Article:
A warrant for the arrest of Cambodian opposition leader Sam Rainsy has stranded him in South Korea.
Sam Rainsy left on a trip to Japan and South Korea in early November. He was scheduled to return home after two weeks on November 16.
A parliamentary committee controlled by the country’s ruling party stripped him of his legal immunity and his seat on Friday.
The confrontation between the two key leaders is the latest in weeks of tension between the parties.
The ruling Cambodian People’s Party voted to fire Sam Rainsy’s deputy from his post in October.
Before that, two delegates from the opposition Cambodia National Rescue Party were severely beaten by a mob. The delegates were leaving parliament. Police did not intervene.
Later that day, the deputy’s home was attacked.
Many people believe CPP ordered the attacks, but the party denies the accusations.
Political analysts say these scare tactics influenced elections in the past and might have the same effect leading up to the next election in 2018.
The CNRP came within 300,000 votes of winning the most recent election in 2013. The CNRP is seen as a threat to the CPP and Hun Sen, who has ruled the country for 30 years.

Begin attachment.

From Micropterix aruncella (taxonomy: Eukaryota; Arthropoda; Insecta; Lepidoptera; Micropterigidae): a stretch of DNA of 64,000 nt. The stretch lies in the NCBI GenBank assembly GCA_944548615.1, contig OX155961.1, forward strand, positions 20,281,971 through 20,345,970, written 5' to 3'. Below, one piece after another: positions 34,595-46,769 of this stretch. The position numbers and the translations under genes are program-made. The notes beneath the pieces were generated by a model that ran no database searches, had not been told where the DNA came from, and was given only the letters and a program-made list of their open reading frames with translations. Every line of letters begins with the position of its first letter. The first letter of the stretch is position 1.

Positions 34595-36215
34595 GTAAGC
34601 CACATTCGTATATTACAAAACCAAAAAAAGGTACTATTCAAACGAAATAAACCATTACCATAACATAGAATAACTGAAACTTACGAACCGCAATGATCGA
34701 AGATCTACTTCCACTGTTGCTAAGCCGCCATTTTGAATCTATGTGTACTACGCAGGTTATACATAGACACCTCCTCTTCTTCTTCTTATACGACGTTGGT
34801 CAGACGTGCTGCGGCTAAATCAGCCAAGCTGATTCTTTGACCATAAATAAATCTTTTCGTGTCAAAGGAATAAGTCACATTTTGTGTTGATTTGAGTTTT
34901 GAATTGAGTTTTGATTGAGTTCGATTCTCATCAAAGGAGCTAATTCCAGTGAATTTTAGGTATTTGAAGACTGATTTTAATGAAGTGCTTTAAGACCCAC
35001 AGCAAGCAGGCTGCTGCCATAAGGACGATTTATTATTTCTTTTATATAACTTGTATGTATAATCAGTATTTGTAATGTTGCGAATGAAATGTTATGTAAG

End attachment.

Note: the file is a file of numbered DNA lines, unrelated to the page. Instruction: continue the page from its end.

I’m Jonathan Evans.
Robert Carmichael wrote this story for VOA News. Dan Friedell adapted this story for Learning English. Kathleen Struck was the editor.
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Words in This Story
accusation – n. a claim that someone has done something wrong or illegal : a charge that someone has committed a fault or crime
confrontation – n. a situation in which people, groups, etc., fight, oppose, or challenge each other in an angry way
immunity – n. special protection from what is required for most people by law
intervene – v. to become involved in something (such as a conflict) in order to have an influence on what happens
stranded – v. to leave (a person or animal) in a place without a way of leaving it — usually used as (be) stranded